Folks, this is part of the process. It is not popular or pleasant, but it is extremely volatile. As such, I would not be surprised if sometime next week, after a further decline, markets do a one-eighty and reclaim the highs. Clearly, we need this consolidation process. After all, the S&P 500 index is up 179 percent from its 2009 lows. Small cap stocks, as represented by the Russell 2000 equity index, have become more expensive than at any time since 1995.

So let's get down to the nuts and bolts. What should you do? You can sit back, ignore the drama, suffer some paper losses and come out even by sometime in the fourth quarter. Or you can raise some cash by selling some of your most aggressive investments. Wait for a reasonable decline, say 10-15 percent, and re-invest the money. Finally, if you think you are good enough: go to cash and buy back in at the lows. Good luck with that last bit of advice.

Sure, I will endeavor to tell you when that will occur but honestly, how can I accurately pick a bottom when I can't pick a top? No one can and if someone claims they can, well, read their column or invest your money with them.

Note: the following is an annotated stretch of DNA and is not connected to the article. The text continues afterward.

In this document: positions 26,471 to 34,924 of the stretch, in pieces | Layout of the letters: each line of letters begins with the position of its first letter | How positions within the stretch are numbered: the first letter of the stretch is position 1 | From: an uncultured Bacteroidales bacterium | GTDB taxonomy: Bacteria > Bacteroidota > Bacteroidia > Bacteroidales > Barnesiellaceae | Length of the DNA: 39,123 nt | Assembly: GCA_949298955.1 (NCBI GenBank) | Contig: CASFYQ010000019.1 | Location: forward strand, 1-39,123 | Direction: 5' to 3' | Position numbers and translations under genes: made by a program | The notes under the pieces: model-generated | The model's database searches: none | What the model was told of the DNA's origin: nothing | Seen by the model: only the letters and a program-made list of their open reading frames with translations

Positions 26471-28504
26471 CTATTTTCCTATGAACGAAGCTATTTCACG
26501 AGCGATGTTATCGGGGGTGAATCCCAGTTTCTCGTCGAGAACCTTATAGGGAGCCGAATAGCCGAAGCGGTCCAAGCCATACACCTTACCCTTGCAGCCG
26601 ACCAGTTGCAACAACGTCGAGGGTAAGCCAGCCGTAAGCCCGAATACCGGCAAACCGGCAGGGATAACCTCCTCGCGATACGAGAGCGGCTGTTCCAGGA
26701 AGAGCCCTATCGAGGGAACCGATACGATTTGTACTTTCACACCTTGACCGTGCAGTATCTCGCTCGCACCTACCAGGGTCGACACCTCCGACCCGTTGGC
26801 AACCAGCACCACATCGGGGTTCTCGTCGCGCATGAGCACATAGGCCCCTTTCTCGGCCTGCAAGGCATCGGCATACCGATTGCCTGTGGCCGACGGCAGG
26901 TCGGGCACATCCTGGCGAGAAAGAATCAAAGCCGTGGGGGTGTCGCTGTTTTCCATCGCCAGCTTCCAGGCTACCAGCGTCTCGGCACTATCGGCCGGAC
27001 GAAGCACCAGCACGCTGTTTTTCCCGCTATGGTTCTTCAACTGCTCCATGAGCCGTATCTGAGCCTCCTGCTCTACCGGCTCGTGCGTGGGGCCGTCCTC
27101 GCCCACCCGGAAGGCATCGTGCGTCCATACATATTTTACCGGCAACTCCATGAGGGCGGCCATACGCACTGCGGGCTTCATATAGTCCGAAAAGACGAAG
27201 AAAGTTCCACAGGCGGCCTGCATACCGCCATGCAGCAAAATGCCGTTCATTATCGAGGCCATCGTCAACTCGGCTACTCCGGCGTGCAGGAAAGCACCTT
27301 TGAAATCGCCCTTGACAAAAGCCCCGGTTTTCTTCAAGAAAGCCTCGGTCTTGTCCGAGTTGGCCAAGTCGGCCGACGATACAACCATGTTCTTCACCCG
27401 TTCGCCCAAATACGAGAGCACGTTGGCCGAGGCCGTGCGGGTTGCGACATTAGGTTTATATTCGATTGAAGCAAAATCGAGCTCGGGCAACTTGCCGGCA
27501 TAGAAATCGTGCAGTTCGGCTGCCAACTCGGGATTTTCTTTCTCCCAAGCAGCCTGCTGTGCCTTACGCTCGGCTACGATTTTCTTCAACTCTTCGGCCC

Bill Schmick is registered as an investment adviser representative with Berkshire Money Management. Bill’s forecasts and opinions are purely his own. None of the information presented here should be construed as an endorsement of BMM or a solicitation to become a client of BMM. Direct inquires to Bill at 1-888-232-6072 (toll free) or email him at Bill@afewdollarsmore.com.



     
@theMarket: The Faint of Heart
By Bill Schmick On: 03:26PM / Monday March 31, 2014
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It has been at best a bumpy ride for stocks this week. While events in Crimea are partially responsible, there are some underlying factors just below the surface that may have more to do with recent performance than would meet the eye.

Breadth, the number of advancing stocks versus decliners, is one variable that seems to be flashing amber to red. Most market analysts take a faltering breadth ratio as an early warning signal. Then there’s momentum. Momentum is positive when existing trends in the markets continue or accelerate. Recently, that has changed.